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Downtown developments compete for residents

Posted May 1, 2008

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— Construction of four condominium projects downtown, including one that will become the city's tallest building, is scheduled to wrap up this fall, creating healthy competition for prospective residents.

RBC Plaza, West@North, 222 Glenwood and Bloomsbury Estates are expected to open at the same time, which developers said could become a watershed moment for downtown residential growth.

"(It will bring a) renaissance, rejuvenation. We're just getting started," said Ann-Cabell Baum Anderson, a real estate agent who specializes in downtown condos. "It's just the beginning."

Most of the developments will be featured in Raleigh's upcoming downtown home tour.

"Our feeling is that our product is distinct from the others," said John Bruckel, the developer of Bloomsbury Estates. "We relish the competition, (and) we encourage people to live downtown."

The developers all said they hoped other projects were successful, believing a rising tide of downtown residents will lift all condo projects.

"Everyone will do well, there's no question about it. The buyers are there," said Betsy Hewett, of 222 Glenwood.

"You put a great athlete out there by himself, it's tough to win a national championship. So, you want everyone to do well," said Ed Fritsch, chief executive officer of Highwoods Properties, which owns RBC Plaza.

The 33-story RBC Plaza, which soars 530 feet above downtown, will combine lofty condos with offices, including the U.S. headquarters of RBC Bank, and street-level retail.

"It's a lot of personal and professional excitement for me," Fritsch said. "It's a strong positive for our community to have a new landmark on the downtown skyline."

From the top of the building, Fritsch can literally look down on his competitors.

"It's good to be on top, but I hope someone comes along and tops it," he said.


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  • meteo May 2, 2008

    To RaleighRob (I know you already know this) and What_I_Think:

    Don't forget, Tucker Apartments are currently under construction. That's going to help the situation a lot.

  • What_I_Think May 2, 2008

    RaleighRob - My thoughts exactly!

  • meteo May 2, 2008

    To: Mr. Keeping It Real:

    Wow, your experience with downtown is a lot different than mine, and I live there. Nothing's changed? I've lived downtown for 4 years and a ton has changed in just that time. Dirty? Not at all. Unsafe? I hope you're joking. Go do some homework and find the numbers for Raleigh. Raleigh as a whole (and I'm talking all the way out to Briar Creek) is very safe for it's population, and if you limit it to downtown, it's amazingly safe. I don't understand your dog barking comment either. Where I live, there are HOA regulations that are quite strict.

    Downtown isn't for everyone. That's fine. Everyone's entitled to their opinion. Just want to share that my experience living downtown doesn't match yours.

  • ImBored May 2, 2008

    RBC Plaza condo's are sold out

  • Mr. Keeping It Real May 2, 2008


    I'd take my home in Johnston Co ANY day over living in the "revitalized" downtown. Contrary to your comment, our home prices top the condos downtown and we don't have five dogs barking all the time (it's called HOA restrictions).

    I hope all condos do sell, but seriously, I've worked downtown and was just there yesterday. Nothing's changed, still dirty, unsafe and one always needs to watch their back! I'll keep living in Johnston County suburbia thank you!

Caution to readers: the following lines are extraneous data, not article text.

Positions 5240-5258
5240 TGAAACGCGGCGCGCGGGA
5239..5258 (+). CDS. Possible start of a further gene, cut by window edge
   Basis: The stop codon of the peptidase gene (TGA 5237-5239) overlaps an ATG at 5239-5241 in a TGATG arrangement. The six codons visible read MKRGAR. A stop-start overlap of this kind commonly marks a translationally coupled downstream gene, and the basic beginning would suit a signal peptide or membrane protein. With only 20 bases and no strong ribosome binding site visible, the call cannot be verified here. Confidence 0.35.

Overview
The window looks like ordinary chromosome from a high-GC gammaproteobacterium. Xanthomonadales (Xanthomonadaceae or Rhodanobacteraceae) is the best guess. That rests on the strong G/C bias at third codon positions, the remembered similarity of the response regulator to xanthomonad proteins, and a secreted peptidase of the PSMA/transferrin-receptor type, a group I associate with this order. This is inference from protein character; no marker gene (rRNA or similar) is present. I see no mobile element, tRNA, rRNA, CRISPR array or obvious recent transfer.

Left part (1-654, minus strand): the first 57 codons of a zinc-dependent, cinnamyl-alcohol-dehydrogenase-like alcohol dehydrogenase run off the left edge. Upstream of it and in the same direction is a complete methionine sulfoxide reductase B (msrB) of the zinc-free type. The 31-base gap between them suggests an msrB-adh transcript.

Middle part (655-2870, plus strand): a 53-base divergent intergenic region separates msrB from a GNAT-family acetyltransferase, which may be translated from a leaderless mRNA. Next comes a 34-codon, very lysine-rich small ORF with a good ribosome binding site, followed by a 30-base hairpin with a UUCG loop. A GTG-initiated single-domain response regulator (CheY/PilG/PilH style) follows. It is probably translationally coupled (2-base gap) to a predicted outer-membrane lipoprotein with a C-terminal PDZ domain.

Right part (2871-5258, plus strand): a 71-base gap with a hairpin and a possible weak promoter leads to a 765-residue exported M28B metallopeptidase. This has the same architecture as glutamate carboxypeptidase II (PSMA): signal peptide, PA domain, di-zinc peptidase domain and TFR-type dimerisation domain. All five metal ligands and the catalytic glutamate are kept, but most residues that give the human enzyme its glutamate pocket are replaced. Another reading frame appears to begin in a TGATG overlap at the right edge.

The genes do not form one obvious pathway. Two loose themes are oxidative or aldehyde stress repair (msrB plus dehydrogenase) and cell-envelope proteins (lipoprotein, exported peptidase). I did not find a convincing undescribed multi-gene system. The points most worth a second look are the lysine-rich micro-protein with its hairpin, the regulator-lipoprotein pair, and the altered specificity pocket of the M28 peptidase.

• RaleighRob May 2, 2008

    What downtown is going to need more of in the coming years is mid-priced apartments. There's very few so far...but they stay full all the time. If an area is known for it's nightlife and restaurants that appeal to young single professionals, one would think you'd gear the housing market to those folks. Which does not mean high-dollar condos, but mid-priced apartments. That's where the demand is! Why aren't developers realizing that?

  • IceCreamMan May 2, 2008

    chivegas - if you want to save $ you're gonna have to wait a lot longer than fall. They're not gonna reduce prices right away so you'll probably have to wait a year or two to get one of these at a decent discount.

  • Spirit Warrior BallReceptable May 2, 2008

    If a light rail system existed, these units would be a no brainer.

    Thanks to the poster for explaining what a "reverse commute" is; I really appreciated the tone of condescension as it was explained as a "big city" term for the rest of us bumpkins.

    I am curious to see what condo fees cost in these units - can anyone say precisely?

  • Raydianse May 2, 2008

    I think it is great to see downtown being used to its full capacity. This is great for being able to have a market that can be affordable to young people as it is already very appealing for them to live downtown, close to all the nightlife. This also cuts down on possible drunk drivers as if they live close they have no need to drive - keeps people centrally located - and halts the need for urban sprawl which many people seem to be opposed of.

  • chivegas May 2, 2008

    "I'm just curious, if your office is in the suburbs, why pay extra to live downtown? At least you'll be going opposite the traffic."

    A) I'm too ADD for the boredom of the burbs. B) I really only need to go into the office about 2 days a week. C) It's a "reverse commute" (big city term) to North Raleigh anyway, so it's not that bad. D) If I live downtown, I can go out there and not have to crash on friend's couches so I don't drive home drunk.

    After I lived in the North Loop of Chicago, I realized I can't ever live in the burbs again*.

    *At least not while I'm single and can afford a condo.